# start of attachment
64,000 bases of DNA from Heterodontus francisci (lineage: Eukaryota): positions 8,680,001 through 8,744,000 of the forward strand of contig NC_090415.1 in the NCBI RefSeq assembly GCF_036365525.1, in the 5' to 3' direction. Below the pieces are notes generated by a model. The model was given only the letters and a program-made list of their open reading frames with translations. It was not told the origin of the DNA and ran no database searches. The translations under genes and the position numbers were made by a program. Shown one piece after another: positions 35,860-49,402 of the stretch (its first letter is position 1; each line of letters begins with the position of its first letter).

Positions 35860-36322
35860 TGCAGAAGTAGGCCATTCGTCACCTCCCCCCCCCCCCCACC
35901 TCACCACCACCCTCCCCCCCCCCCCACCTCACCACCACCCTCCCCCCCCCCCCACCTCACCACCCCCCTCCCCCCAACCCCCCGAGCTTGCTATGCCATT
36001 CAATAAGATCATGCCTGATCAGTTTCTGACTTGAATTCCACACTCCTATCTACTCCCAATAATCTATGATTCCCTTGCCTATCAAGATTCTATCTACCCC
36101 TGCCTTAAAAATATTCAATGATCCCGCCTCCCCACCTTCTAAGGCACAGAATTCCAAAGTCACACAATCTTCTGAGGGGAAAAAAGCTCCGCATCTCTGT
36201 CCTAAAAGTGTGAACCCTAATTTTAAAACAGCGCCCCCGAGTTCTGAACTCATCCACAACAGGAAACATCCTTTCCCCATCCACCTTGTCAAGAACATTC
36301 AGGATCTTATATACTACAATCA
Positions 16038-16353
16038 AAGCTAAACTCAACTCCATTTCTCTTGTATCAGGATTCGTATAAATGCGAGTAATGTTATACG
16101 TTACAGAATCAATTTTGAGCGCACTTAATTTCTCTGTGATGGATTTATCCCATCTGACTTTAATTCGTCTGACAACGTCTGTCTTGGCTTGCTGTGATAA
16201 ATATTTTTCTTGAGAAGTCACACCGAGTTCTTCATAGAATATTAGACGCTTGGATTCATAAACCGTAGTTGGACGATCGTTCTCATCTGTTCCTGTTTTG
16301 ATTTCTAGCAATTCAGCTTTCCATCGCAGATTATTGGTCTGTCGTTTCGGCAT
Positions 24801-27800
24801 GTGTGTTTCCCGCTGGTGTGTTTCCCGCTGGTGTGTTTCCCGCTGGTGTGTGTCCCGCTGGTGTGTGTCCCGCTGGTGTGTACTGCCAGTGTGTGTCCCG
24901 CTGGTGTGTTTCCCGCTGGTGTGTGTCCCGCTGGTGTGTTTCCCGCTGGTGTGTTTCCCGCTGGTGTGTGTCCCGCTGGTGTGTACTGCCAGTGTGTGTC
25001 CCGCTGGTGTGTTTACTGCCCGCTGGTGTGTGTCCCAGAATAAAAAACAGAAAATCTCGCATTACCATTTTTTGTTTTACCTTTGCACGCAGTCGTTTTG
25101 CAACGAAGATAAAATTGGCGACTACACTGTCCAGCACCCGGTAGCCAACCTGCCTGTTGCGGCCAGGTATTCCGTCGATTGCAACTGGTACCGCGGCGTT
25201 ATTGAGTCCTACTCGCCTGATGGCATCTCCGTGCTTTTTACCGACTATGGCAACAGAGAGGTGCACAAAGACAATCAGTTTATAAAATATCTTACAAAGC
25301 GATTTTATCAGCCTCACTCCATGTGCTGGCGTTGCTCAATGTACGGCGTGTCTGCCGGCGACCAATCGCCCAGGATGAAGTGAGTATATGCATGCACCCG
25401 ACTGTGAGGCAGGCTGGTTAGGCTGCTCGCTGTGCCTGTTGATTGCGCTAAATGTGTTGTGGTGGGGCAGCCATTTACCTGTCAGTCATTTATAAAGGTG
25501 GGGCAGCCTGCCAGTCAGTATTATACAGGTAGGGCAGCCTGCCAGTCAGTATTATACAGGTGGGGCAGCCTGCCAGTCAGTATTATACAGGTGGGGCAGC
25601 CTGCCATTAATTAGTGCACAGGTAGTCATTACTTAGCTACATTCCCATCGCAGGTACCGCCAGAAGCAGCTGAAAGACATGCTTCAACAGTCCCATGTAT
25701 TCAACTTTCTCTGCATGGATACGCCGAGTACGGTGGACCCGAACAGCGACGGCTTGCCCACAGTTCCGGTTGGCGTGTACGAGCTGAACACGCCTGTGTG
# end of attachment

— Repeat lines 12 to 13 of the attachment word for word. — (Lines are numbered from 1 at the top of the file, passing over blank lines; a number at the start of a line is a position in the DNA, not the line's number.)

16201 ATATTTTTCTTGAGAAGTCACACCGAGTTCTTCATAGAATATTAGACGCTTGGATTCATAAACCGTAGTTGGACGATCGTTCTCATCTGTTCCTGTTTTG
16301 ATTTCTAGCAATTCAGCTTTCCATCGCAGATTATTGGTCTGTCGTTTCGGCAT